This post comes from Fred Nelson, MD, an orthopaedic surgeon in the Department of Orthopedics at Henry Ford Hospital and a clinical associate professor at Wayne State Medical School. Some of Dr. Nelson’s tips go out weekly to more than 3,000 members of the Orthopaedic Research Society (ORS), and all are distributed to more than 30 orthopaedic residency programs. Those not sent to the ORS are periodically reposted in OrthoBuzz with the permission of Dr. Nelson.
Nearly 200,000 Americans have bariatric surgery each year, so it’s important to understand the long-term musculoskeletal consequences of those procedures. Gastric bypass constitutes the most common bariatric surgery and is believed to lead to bone loss. However, fracture risk in gastric-bypass patients has been insufficiently studied. Given that diabetes is an independent risk factor for fractures, any gastric bypass–fracture association should be studied in patients with and without diabetes.
That’s what Swedish researchers did in a retrospective cohort study1 of 38,971 obese patients who underwent gastric bypass—7,758 of whom had diabetes and 31,213 of whom did not. The patients in each of the two groups were propensity-score matched with controls (1 to 1). The researchers evaluated the overall risk of fracture and fall injury, along with fracture risk according to amount of weight loss and degree of calcium and vitamin D supplementation during the first year after surgery.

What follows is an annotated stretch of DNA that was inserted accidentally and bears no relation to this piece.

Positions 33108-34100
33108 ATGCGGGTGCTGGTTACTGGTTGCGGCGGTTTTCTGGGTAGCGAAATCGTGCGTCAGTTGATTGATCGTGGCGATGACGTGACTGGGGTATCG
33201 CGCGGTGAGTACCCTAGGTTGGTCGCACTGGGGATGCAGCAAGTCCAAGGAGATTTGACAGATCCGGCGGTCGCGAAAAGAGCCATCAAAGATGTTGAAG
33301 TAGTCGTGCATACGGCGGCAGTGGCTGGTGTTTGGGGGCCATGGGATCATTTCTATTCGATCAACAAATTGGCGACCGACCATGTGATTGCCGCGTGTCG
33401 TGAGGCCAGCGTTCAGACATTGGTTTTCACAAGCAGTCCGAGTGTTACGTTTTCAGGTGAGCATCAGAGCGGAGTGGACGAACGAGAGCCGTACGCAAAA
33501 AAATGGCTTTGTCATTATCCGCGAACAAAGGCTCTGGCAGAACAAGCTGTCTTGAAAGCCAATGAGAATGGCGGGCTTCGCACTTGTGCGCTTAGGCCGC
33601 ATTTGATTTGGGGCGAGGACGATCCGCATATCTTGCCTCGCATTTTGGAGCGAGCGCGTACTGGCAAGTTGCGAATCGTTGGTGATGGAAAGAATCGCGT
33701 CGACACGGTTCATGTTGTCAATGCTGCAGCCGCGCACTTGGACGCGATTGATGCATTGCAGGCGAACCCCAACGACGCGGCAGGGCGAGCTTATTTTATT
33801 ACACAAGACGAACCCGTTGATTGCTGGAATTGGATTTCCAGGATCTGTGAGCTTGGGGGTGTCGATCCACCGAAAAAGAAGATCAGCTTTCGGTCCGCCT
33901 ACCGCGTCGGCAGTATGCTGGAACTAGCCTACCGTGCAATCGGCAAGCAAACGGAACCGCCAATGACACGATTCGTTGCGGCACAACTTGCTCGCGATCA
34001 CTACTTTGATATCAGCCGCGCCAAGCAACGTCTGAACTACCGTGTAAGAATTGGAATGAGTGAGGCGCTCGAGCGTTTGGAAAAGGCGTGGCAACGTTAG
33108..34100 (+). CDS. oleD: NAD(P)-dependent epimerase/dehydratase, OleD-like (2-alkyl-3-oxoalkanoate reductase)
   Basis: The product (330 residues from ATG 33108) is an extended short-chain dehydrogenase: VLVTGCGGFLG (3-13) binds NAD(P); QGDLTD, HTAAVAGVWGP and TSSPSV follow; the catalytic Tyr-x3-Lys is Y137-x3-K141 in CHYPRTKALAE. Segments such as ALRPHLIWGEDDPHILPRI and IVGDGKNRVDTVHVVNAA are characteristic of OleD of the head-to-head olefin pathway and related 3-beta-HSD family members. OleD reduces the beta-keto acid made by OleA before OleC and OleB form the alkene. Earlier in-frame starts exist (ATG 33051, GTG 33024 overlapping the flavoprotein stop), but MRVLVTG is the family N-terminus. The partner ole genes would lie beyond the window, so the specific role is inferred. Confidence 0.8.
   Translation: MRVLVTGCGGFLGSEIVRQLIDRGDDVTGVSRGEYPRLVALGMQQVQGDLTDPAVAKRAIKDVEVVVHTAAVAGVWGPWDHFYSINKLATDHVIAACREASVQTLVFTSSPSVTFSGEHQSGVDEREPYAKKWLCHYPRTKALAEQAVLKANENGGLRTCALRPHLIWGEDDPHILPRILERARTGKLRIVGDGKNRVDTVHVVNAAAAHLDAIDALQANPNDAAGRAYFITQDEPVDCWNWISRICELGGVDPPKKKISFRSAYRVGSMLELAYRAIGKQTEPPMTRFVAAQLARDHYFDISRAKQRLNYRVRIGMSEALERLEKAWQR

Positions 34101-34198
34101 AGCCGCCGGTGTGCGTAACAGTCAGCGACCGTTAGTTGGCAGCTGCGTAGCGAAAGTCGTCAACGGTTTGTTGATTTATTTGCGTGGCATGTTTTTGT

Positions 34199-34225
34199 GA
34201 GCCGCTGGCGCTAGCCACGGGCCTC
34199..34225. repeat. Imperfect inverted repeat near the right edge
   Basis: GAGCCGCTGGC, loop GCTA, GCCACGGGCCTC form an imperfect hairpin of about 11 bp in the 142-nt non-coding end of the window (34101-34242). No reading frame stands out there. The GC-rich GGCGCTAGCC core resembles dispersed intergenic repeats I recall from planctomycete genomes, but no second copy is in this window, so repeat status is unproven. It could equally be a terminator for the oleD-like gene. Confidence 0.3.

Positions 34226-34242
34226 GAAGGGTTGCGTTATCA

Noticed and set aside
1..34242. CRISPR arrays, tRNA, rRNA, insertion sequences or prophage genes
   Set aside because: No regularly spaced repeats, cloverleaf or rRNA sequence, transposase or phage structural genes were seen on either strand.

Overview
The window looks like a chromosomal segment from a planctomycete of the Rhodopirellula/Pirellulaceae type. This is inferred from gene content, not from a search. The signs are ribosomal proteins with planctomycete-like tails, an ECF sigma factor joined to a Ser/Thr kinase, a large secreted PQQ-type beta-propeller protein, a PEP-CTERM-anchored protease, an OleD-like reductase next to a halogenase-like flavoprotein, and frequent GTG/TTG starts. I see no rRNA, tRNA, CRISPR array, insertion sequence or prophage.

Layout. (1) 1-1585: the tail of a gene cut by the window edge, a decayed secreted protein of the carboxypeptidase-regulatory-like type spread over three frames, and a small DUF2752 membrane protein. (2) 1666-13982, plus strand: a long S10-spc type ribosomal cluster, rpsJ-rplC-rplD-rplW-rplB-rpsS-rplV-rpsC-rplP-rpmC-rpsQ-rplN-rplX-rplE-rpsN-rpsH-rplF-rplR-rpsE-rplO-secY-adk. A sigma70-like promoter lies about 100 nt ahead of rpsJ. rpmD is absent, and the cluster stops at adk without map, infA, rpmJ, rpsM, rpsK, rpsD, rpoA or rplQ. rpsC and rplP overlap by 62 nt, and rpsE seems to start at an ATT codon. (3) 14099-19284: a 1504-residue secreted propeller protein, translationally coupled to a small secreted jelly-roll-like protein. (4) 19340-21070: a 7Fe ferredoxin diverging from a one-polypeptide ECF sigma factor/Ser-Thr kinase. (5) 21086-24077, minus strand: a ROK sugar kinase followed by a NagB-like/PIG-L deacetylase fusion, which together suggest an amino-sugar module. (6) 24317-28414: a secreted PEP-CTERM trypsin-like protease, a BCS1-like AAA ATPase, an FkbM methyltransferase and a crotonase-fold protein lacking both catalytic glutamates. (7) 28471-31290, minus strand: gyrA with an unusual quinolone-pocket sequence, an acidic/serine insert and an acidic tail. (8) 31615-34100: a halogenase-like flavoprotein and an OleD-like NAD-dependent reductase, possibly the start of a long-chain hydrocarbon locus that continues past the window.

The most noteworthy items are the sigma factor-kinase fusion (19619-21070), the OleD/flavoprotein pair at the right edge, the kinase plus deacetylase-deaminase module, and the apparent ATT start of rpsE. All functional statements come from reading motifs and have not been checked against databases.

After a median follow-up of 3.1 years, gastric bypass was associated with an increased risk of any fracture, both in patients with diabetes (HR, 1.26) and without diabetes (HR, 1.32). Fracture risk appeared to increase with time. The risk of fall injury without fracture also increased after gastric bypass. (The increased risk of fall injury may explain some of the increased fracture risk.) Surprisingly, neither higher amounts of weight loss nor poor calcium and vitamin D supplementation during the first year after surgery were associated with increased fracture risk.
The metabolic consequences of surgically induced weight loss are significant for the obese population. Those consequences probably reach beyond bone to affect many aspects of musculoskeletal and possibly neurological homeostasis.
- Axelsson KF, Werling M, Eliasson B, Szabo E, Näslund I, Wedel H, Lundh D, Lorentzon M. Fracture Risk After Gastric Bypass Surgery: A Retrospective Cohort Study. J Bone Miner Res. 2018 Jul 16. doi: 10.1002/jbmr.3553. [Epub ahead of print] PMID: 30011091